Complementary food supplements (CFS) are fortified food-based home fortification products that contain both macronutrient and micronutrient contents. CFS are added to other foods (as “point of use” fortificants) or eaten alone to improve both macronutrient and micronutrient intake. Complementary food supplements can increase the fat content of the normal diet and provide essential fatty acids, milk, micronutrients, macrominerals and high-quality protein.
Small-quantity lipid-based nutrient supplements
Lipid-based nutrient supplements, a type of CFS, are considered “lipid-based” because most of the energy provided by these paste-type products is from lipids (fats). They provide a range of vitamins and minerals, and unlike MNP and other multiple micronutrient supplements, LNS also provide energy, protein, macro-minerals and essential fatty acids, in addition to micronutrients. LNS recipes can include a variety of ingredients, but typically contain vegetable oil, peanut/groundnut paste, soy protein, milk powder and sugar. They are safe to store without refrigeration.
Small-quantity LNS products are intended to be added to foods. A very small amount (~20g per day) may be used for home fortification for infants and young children starting at 6 months of age. This type of LNS provides a relatively low dose of energy (calories) and a full range of vitamins, minerals, and essential fatty acids, many of which may be deficient in infant diets. These small quantities of LNS are designed to enhance the nutrient content of local complementary foods, not to replace them. Small-quantity LNS provide less than 120 calories/day.
Small-quantity LNS can be stored for up to 18 months, even in hot conditions (although it is best to avoid long-term exposure above 40° C), and are low-cost (although more expensive than MNP at present), depending on volume produced and site of production. Small quantity LNS cost information can be found at https://supply.unicef.org/.
While inconclusive, research on small quantity LNS (≤120 kcal/d, ≤20 g/d) in older infants and young children is on-going and suggests benefits related to linear growth (height), infant development and micronutrient deficiencies (http://www.ilins.org). Although some programs are already moving ahead to start using small quantity LNS, until there is further evidence, HF-TAG cannot yet make programmatic recommendations for this product.
For more information on SQ-LNS, read here: http://ilins.org/resources/faq
NB: There are several other LNS products in addition to small quantity LNS, such as the large quantity ready-to-use therapeutic foods (RUTF, 92 g/sachet, for example Plumpy'NutTM and eeZeeRUTFTM) and ready-to-use supplementary foods (RUSF, for example Plumpy'SupTM and AchaMumTM) that are now widely used in treating severe- and moderate-acute malnutrition, respectively. Medium quantity LNS (45 g/d, for example Plumpy'DozTM and WawaMumTM) is typically used to prevent wasting during periods of severe food insecurity, such as lean seasons. Although well known and provided by agencies such as WFP, UNICEF and MSF, these large and medium quantity LNS products are not considered home fortification products because they provide a larger proportion of daily energy needs and are therefore providing foods not “fortifying”them.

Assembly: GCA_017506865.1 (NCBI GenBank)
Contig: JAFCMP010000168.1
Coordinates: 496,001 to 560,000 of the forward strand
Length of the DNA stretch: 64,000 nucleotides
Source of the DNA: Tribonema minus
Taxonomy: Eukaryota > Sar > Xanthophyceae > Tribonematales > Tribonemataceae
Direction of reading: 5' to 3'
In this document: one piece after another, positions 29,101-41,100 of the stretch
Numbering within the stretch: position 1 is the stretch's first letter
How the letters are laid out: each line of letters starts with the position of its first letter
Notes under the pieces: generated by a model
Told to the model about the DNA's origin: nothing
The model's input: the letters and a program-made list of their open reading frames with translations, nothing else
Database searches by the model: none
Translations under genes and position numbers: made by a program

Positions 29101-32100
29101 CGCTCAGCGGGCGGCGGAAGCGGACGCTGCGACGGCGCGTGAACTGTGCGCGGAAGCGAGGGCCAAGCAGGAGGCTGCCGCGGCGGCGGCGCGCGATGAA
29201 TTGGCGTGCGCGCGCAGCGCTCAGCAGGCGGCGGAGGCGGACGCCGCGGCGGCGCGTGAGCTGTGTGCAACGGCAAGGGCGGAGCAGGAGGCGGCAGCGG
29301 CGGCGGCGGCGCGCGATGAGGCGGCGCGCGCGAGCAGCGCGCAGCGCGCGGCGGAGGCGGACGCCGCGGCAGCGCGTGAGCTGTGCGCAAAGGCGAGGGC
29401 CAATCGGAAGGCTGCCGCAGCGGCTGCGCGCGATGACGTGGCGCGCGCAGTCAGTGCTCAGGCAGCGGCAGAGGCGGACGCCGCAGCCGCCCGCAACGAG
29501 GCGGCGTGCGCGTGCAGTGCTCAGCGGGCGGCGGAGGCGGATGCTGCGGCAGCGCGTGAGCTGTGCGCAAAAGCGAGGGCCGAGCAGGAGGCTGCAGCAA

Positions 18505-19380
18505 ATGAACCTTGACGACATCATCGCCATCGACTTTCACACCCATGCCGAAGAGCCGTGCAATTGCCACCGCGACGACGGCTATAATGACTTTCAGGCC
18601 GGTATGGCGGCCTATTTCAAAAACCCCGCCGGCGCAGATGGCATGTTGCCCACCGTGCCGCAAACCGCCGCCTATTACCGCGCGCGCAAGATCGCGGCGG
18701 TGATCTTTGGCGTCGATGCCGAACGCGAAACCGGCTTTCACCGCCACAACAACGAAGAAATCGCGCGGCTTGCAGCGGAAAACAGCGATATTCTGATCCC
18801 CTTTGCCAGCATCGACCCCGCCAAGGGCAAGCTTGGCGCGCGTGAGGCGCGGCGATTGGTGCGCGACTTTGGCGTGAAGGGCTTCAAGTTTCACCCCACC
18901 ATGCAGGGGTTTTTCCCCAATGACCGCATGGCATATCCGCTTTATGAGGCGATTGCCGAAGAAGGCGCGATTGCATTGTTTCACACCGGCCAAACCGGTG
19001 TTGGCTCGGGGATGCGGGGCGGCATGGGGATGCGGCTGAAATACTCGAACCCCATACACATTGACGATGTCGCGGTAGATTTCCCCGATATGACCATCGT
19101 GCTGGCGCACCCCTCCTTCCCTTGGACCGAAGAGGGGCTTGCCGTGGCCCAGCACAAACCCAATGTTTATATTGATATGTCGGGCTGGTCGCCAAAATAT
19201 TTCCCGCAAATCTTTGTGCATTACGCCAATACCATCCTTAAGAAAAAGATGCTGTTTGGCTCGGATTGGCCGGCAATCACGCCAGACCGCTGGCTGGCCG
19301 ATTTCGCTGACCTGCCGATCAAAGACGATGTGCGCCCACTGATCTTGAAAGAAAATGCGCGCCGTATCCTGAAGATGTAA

Multi-nutrient powders containing vitamins and minerals plus food ingredients such as full fat soy flour and soy protein, milk powder, and other ingredients (also known as “Ying Yang Bao” in Chinese)
Ying Yang Bao (YYB), for example, is another type of CFS that is a micronutrient powder mixed with full-fat soybean powder. YYB was developed by the Chinese Center for Disease Control and Prevention. The original formulation includes 10 g of full-fat soybean flour, iron, zinc, calcium, and vitamins B2 and D.
In a large-scale trial, YYB was found to improve growth and development and decrease anemia in children aged 4-12 months in Gansu, China. Because of the success of the product and the need for it during the Sichuan Province earthquake emergency in 2008, the Chinese government enacted a standard for complementary food supplements, which covers YYB. Since then, there have been six YYB projects using modified versions of the original formulation conducted in more than 12 counties across 8 western and central provinces (including Shanxi, Shaanxi, Sichuan, Xinjiang, Guizhou, Guanxi, Qinghai, and Yunnan Provinces). The new formulation contains an additional four micronutrients (vitamins A, B1, B12 and folic acid).
After UNICEF’s piloting in 8 counties of Wenchuan earthquake affected areas and other related intervention projects, such as the MDG nutrition project, Qinghai Provincial government provided funds to procure soybean powder-based YYB for children aged 6-24 months in 15 poverty counties. The Central government allocated funds to children in 100 national poverty counties for soybean powder based YYB intervention. YYB is stable for 12 months and is preferably stored under cool (not exceeding 40° C) and dry conditions. Although the cost for YYB varies and there is no standard procurement system for it, the cost per serving is likely lower than small quantity LNS and higher than MNP.